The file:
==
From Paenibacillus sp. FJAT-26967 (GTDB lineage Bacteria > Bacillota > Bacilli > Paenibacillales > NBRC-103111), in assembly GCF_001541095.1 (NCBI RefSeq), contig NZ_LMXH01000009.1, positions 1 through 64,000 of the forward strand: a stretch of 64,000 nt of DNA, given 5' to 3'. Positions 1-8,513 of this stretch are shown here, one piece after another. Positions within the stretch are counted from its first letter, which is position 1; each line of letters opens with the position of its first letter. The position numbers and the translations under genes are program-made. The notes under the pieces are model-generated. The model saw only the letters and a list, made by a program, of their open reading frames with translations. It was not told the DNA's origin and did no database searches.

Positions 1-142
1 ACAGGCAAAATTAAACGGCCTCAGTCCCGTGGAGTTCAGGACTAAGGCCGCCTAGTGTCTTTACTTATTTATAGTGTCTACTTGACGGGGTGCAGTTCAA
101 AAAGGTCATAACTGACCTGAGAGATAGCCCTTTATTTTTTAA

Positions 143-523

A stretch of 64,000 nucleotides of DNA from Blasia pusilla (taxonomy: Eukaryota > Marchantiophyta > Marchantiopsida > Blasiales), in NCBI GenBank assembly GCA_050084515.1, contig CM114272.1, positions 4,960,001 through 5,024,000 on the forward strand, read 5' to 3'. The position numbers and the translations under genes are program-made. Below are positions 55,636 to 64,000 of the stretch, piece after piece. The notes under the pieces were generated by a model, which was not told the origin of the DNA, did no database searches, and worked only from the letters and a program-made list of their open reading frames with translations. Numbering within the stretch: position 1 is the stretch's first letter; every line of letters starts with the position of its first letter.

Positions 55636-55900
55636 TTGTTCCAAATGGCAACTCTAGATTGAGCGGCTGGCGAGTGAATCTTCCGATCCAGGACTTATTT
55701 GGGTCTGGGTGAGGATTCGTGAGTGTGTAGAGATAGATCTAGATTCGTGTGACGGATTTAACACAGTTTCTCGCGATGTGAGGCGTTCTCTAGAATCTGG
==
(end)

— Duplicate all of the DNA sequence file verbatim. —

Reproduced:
From Paenibacillus sp. FJAT-26967 (GTDB lineage Bacteria > Bacillota > Bacilli > Paenibacillales > NBRC-103111), in assembly GCF_001541095.1 (NCBI RefSeq), contig NZ_LMXH01000009.1, positions 1 through 64,000 of the forward strand: a stretch of 64,000 nt of DNA, given 5' to 3'. Positions 1-8,513 of this stretch are shown here, one piece after another. Positions within the stretch are counted from its first letter, which is position 1; each line of letters opens with the position of its first letter. The position numbers and the translations under genes are program-made. The notes under the pieces are model-generated. The model saw only the letters and a list, made by a program, of their open reading frames with translations. It was not told the DNA's origin and did no database searches.

Positions 1-142
1 ACAGGCAAAATTAAACGGCCTCAGTCCCGTGGAGTTCAGGACTAAGGCCGCCTAGTGTCTTTACTTATTTATAGTGTCTACTTGACGGGGTGCAGTTCAA
101 AAAGGTCATAACTGACCTGAGAGATAGCCCTTTATTTTTTAA

Positions 143-523

A stretch of 64,000 nucleotides of DNA from Blasia pusilla (taxonomy: Eukaryota > Marchantiophyta > Marchantiopsida > Blasiales), in NCBI GenBank assembly GCA_050084515.1, contig CM114272.1, positions 4,960,001 through 5,024,000 on the forward strand, read 5' to 3'. The position numbers and the translations under genes are program-made. Below are positions 55,636 to 64,000 of the stretch, piece after piece. The notes under the pieces were generated by a model, which was not told the origin of the DNA, did no database searches, and worked only from the letters and a program-made list of their open reading frames with translations. Numbering within the stretch: position 1 is the stretch's first letter; every line of letters starts with the position of its first letter.

Positions 55636-55900
55636 TTGTTCCAAATGGCAACTCTAGATTGAGCGGCTGGCGAGTGAATCTTCCGATCCAGGACTTATTT
55701 GGGTCTGGGTGAGGATTCGTGAGTGTGTAGAGATAGATCTAGATTCGTGTGACGGATTTAACACAGTTTCTCGCGATGTGAGGCGTTCTCTAGAATCTGG